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When conducting factor analysis (FA), retained factors are standardised. I want to know if it is possible to obtain the factor scores in the same metric as the untandardized observed variables. This is the only answer I could find to my question, and a similar one here. However, in that example, there is only ONE factor. It seems in general that such "un-standardisation" is not normally performed, as there are no references to it at all.

My questions are:

  1. Is it possible to unstandardize my factor scores when there is more than one factor?
  2. What is the mathematical explanation for that (whether possible or not)?
  3. Will it be dependent on the orthogonality of the factors? (i.e., what if I use an oblique rotation and factors are correlated?)

I'm attaching a similar code in R to the referenced question, only with factors = 3 and oblique rotation. Is this calculation valid?

v1 <- c(1,1,1,1,1,1,1,1,1,1,3,3,3,3,3,4,5,6)
v2 <- c(1,2,1,1,1,1,2,1,2,1,3,4,3,3,3,4,6,5)
v3 <- c(3,3,3,3,3,1,1,1,1,1,1,1,1,1,1,5,4,6)
v4 <- c(3,3,4,3,3,1,1,2,1,1,1,1,2,1,1,5,6,4)
v5 <- c(1,1,1,1,1,3,3,3,3,3,1,1,1,1,1,6,4,5)
v6 <- c(1,1,1,2,1,3,3,3,4,3,1,1,1,2,1,6,5,4)
observed_matrix <- cbind(v1,v2,v3,v4,v5,v6)
fa = factanal(observed_matrix, factors = 3, scores = "regression",  rotation='promax')
FactorScores <- fa$scores
FactorLoadings <- fa$loadings
UnstandardizedFactorScores<-rowMeans(observed_matrix)+apply(observed_matrix,1,sd)*FactorScores 
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An overview of methods to compute component and factor scores notices on the so called "standardized" factor scores,

The scores computed ... are scaled: they have variances equal to or close to 1 (standardized or near standardized) - not the true factor variances (which equal the sum of squared structure loadings).

and

In FA (not PCA), regressionally computed factor scores will appear not quite "standardized" - will have variances not 1, but equal to the $\frac {SS_{regr}}{(n-1)}$ of regressing these scores by the variables.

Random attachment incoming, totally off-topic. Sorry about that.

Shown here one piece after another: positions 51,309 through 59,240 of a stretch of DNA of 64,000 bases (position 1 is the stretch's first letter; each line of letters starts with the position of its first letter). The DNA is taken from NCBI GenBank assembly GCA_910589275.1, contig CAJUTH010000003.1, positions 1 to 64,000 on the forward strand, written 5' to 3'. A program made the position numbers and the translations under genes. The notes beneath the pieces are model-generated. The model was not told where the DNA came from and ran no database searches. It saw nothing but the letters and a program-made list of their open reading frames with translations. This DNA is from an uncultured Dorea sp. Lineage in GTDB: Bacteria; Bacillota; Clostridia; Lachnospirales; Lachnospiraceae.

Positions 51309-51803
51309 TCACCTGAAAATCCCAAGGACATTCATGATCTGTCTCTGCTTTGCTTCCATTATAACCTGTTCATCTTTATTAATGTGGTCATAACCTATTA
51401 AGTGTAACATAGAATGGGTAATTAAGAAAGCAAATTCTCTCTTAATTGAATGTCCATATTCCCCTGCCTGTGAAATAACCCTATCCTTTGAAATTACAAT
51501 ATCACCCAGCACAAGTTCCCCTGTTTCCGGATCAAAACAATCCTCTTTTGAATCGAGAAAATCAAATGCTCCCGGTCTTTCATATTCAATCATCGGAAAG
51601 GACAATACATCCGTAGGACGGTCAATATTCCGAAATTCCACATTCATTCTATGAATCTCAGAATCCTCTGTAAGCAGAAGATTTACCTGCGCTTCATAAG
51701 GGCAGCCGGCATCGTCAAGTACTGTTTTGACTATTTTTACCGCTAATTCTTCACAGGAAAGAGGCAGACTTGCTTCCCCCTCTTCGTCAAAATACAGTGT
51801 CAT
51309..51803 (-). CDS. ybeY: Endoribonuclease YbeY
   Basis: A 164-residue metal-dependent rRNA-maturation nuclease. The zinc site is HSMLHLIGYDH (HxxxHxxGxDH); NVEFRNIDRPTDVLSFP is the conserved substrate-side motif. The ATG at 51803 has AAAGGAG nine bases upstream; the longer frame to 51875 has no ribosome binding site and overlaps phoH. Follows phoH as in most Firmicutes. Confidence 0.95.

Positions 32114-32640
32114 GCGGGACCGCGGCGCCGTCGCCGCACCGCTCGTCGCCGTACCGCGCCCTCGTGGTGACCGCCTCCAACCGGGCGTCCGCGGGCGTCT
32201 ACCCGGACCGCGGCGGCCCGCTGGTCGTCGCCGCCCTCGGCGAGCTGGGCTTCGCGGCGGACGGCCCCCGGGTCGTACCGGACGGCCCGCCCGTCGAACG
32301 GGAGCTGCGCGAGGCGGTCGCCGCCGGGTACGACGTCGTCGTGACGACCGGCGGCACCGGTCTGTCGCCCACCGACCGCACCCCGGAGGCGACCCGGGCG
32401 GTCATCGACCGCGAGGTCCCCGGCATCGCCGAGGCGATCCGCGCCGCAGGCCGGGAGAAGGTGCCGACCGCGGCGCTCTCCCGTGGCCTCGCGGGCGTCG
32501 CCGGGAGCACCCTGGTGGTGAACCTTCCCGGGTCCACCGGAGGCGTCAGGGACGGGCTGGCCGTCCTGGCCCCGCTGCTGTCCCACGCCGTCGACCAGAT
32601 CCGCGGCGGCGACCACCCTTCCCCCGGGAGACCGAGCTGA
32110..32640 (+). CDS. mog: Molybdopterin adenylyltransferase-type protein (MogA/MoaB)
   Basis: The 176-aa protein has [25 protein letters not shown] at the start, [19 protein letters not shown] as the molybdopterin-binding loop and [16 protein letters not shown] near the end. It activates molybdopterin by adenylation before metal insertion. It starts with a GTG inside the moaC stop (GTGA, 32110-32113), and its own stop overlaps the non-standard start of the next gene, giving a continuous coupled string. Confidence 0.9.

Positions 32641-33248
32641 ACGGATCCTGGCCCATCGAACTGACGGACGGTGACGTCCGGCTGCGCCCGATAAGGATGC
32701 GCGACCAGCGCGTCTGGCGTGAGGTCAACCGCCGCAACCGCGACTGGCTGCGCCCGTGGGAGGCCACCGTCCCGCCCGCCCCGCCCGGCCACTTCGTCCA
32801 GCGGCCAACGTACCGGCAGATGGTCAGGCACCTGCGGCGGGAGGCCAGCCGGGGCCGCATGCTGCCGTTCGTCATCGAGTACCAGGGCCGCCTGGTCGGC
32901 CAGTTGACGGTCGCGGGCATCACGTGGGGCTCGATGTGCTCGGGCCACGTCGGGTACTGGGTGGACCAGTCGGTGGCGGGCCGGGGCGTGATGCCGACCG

Please read that answer for more about what variance of factor score different methods produce. If the variance is not $1$, you have to z-standardize the scores "once more time" if you want their variance become exactly $1$.

To rescale a z-standardized (with st. dev. = 1) variable to have an arbitrary variance we simply multiply its values by the st. deviation we need, as you know.

So, if $F_z$ is z-standardized factor scores and $s^2$ is the true factor variance, then $F_z s$ yields the unstandardized factor scores you want. Factor variance $s^2$ equals the sum of squared loadings of that factor. So, to obtain unstandardized factor scores is straightforward and easy. The easiness is probably the reason why it is rarely described in literature. To cite the referred answer again:

So, when you need to supply factor scores with the true factor's variance, multiply the scores (having standardized them to st.dev. 1) by the sq. root of that variance.

When factors were modeled orthogonal, you don't have to worry about their correlations, and perform the above unstandardization of the scores independently for each factor, whatever their number.

Oblique factors. When factors are nonorthogonal, their variances (which are the sums of squared loadings in the structure matrix) partly overlap. So, the above method, being still valid, yields unstandardized scores which variances partly dublicate each other (the sum of variances is larger than the real multivariate variability the factors explain). A Footnote 3 here expresses: